For example: In Buzz's e-mail this week was a missive from an insider at Belo's own West Coast newspaper, The Press-Enterprise in Riverside, California. In it, she asserted that "life is not so peachy at the far-western end of the Belo empire."
What, has the CueCat just now made it to SoCal?
No, turns out that Belo is having problems with low morale--no news there, when you combine a poor economy with the notorious whining of a newspaper staff. (Buzz often wonders what the outcry would be in newsrooms if reporters had to be at their desks before 11 a.m. and surfing eBay was banned.) But there were more details. Several weeks back, an e-mail showed up in every employee's inbox from Wrench Inyoplan. The subject was "overtime." The e-mail read, in part:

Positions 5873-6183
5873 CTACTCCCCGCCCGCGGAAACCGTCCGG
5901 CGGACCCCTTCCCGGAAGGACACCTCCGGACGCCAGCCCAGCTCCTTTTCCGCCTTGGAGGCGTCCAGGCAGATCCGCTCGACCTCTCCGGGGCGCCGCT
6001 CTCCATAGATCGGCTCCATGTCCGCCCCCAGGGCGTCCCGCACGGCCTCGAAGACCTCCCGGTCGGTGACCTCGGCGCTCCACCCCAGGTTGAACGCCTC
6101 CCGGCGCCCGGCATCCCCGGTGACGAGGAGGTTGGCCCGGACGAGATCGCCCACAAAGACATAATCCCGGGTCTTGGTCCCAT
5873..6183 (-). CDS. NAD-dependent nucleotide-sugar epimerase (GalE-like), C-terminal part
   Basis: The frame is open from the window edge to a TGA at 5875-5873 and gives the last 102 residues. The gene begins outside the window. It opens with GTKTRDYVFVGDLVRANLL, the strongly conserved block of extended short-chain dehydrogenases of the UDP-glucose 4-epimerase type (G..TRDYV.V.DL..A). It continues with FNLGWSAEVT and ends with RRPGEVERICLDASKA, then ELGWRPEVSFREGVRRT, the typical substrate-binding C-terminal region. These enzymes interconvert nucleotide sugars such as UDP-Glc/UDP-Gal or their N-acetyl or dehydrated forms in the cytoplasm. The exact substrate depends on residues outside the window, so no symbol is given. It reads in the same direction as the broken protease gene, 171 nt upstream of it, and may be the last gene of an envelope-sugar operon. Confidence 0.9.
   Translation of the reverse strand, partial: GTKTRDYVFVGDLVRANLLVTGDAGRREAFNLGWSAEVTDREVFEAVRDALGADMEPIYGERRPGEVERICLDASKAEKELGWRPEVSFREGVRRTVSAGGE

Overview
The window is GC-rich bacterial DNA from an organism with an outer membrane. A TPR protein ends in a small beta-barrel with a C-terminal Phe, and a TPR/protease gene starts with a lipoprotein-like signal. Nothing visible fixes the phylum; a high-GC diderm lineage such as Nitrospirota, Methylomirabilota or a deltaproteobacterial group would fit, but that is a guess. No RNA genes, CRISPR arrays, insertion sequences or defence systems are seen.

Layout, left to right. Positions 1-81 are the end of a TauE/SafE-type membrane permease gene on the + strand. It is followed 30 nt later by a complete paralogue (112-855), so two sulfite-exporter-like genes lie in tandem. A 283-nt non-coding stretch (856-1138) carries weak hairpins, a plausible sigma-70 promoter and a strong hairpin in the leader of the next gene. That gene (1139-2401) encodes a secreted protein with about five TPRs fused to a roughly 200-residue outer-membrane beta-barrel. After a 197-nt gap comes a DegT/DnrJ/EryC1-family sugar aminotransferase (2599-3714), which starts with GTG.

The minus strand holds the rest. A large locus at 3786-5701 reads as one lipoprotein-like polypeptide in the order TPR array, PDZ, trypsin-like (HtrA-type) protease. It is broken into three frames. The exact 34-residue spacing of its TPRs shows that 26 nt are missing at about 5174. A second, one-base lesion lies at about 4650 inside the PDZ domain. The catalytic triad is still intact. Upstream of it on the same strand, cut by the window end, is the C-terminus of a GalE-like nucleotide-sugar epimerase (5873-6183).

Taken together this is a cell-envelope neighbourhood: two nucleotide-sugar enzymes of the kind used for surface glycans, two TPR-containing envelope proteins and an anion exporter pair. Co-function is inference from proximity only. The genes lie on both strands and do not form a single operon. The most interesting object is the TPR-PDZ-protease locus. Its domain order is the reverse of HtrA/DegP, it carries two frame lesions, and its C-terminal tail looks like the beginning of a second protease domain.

"Working more overtime knowing you'll never get paid a dime for it? Trying to keep quiet, because things are so bad at The Press-Enterprise right now? Could morale get lower? It can get better, but only if we are heard. Unionize!" It went on to ask employees to join the 10,000-member Southern California Media Guild, CWA Local 9400.
No one at the paper or Guild returned phone calls Tuesday, but according to our mole (whazzup, whizzleblowerzz!), the paper didn't receive the posting well. After deleting the message from the entire network, folks were told that if they were found with the message in electronic or printed form, they would be suspended three days.
OK, sure, that action seems to violate at least three of Belo's five "core values" (build common understanding, practice candor and respect, work as a team), but it shouldn't be a surprise. Belo is used to running things Texas-style, where the only say workers have is upon which ass cheek they'd like the door to hit them on their way out.